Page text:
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There have been significant advances in techniques for the detection of biomarker signals in the oral cavity (e.g., ELISAs for proteins, PCR for RNA and DNA) as well as the engineering and development of microfluidic approaches to make oral-based point-of-care (POC) methods for the diagnosis for both local and systemic conditions a reality. In this section, we focus on three such approaches, namely, periodontal disease management, early markers for systemic diseases, and salivary markers useful for pharmacogenomic studies. Novel approaches using non-invasive, salivary samples and user-friendly devices offer results that are as sensitive and specific as laboratory-based analyses using blood or urine.
Periodontal disease is a common oral infectious disease that is also a leading cause of tooth loss in adults (Pihlstrom et al., 2005). Periodontal infection is initiated by tooth-associated microbial biofilms that stimulate a host response, leading to soft tissue destruction and alveolar bone loss (Darveau, 2010). Periodontal infections are implicated in a variety of other polygenic diseases, such as cardiovascular disease, stroke, and osteoporosis (Fig. 1). The bacterial biofilm serves as a chronic exposure of oral micro-organisms adhering to teeth, leading to a repeated microbial challenge and downstream effects of an altered host response (Garlet, 2010; Kebschull et al., 2010). Diagnostic methods in clinical practice today lack the ability both to detect the onset of inflammation and to identify those patients at greatest risk for periodontal disease progression (Zhang et al., 2009).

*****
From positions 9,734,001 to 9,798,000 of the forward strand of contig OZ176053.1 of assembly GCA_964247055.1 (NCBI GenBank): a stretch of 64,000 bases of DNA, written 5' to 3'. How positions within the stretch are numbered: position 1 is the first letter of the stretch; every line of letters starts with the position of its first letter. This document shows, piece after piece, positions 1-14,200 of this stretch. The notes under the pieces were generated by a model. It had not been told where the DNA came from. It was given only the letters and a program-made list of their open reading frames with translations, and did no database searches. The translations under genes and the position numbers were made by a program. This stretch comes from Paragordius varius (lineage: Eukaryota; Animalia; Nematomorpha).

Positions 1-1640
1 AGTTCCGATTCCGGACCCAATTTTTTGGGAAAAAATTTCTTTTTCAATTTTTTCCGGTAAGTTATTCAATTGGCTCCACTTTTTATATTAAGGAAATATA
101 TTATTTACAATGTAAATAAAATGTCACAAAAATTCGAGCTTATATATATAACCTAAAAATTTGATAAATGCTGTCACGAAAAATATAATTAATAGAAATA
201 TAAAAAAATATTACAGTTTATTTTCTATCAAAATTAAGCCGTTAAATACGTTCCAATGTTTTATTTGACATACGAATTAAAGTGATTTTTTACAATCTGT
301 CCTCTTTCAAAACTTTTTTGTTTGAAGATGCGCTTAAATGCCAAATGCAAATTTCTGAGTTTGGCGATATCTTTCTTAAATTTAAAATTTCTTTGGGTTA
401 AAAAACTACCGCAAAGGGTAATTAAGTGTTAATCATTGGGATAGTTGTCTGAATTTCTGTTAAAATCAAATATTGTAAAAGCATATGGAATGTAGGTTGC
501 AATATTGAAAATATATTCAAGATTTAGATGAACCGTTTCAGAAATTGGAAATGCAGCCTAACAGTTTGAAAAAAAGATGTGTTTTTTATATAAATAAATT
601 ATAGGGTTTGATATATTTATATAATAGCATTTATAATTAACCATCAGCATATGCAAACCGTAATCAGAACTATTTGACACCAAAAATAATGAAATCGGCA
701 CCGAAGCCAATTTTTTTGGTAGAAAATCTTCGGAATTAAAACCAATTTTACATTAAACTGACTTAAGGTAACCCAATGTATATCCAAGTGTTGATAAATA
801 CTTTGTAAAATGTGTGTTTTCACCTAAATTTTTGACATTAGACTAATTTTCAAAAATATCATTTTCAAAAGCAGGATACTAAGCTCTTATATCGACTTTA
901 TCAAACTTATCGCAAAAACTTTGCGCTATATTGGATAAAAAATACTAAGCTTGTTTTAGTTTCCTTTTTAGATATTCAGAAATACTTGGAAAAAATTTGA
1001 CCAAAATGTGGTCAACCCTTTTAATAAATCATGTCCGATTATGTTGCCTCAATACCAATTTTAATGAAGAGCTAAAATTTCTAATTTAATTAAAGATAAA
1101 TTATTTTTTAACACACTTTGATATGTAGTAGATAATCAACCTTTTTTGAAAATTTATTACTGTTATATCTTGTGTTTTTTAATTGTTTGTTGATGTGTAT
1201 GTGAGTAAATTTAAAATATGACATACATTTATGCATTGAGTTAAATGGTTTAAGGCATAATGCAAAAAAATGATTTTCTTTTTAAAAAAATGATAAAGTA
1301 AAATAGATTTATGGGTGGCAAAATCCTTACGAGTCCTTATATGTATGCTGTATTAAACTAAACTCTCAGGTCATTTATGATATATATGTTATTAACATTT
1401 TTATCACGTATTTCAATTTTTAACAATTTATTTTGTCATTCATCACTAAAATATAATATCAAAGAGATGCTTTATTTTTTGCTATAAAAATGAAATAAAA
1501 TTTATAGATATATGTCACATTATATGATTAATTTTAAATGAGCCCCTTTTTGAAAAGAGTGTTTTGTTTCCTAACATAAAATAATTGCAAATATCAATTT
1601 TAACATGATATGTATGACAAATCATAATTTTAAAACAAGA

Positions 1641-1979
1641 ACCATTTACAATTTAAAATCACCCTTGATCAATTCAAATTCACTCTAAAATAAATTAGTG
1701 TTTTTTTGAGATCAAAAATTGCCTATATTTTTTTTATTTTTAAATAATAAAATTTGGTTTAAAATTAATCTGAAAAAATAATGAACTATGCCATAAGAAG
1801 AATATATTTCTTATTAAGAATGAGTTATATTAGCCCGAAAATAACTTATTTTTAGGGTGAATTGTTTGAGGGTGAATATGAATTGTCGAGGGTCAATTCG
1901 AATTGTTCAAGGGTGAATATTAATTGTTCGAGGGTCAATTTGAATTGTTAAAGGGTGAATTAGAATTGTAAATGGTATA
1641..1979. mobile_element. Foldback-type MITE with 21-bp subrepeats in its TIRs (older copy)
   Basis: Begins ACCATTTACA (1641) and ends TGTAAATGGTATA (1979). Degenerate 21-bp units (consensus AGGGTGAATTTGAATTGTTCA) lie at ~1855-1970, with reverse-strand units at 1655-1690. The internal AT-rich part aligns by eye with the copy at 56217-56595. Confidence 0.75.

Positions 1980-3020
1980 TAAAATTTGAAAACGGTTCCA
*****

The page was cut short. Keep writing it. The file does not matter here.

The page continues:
The development of new POC devices for periodontal surveillance will likely require less training and fewer resources than current diagnostic tests, could lead to better utilization by properly trained practitioners for simpler and less intensive treatment, and could result in cost-effective health-care delivery (Ramseier et al., 2008). In the future, patients will be screened for periodontal disease in settings other than the dental practice, such as at other health care clinics or at home, allowing them to be directed for more personalized treatments. Periodontal oral diagnostic devices will also enable large populations to be screened. In particular, underserved communities and resource-limited areas may be accessed more efficiently than by current cumbersome and poorly utilized screening programs (Yager et al., 2006). The potential to identify and monitor unique patient populations will help foster better identification of at-risk groups and increase access to treatment for those most in need, improving public health in periodontology and the oral health field in general.
Emerging clinical applications of lab-on-a-chip (LOC) technologies as point-of-care (POC) diagnostics developed for systemic diseases are now being readily applied to periodontology (Christodoulides et al., 2007; Herr et al., 2007a,b; Miller et al., 2010). The use of proteomic or multi-analyte approaches for the identification of periodontal diseases offers significant potential for providing periodontal disease “signatures” for risk (Ramseier et al., 2009; Gonçalves Lda et al., 2010; Haigh et al., 2010) (Fig. 2).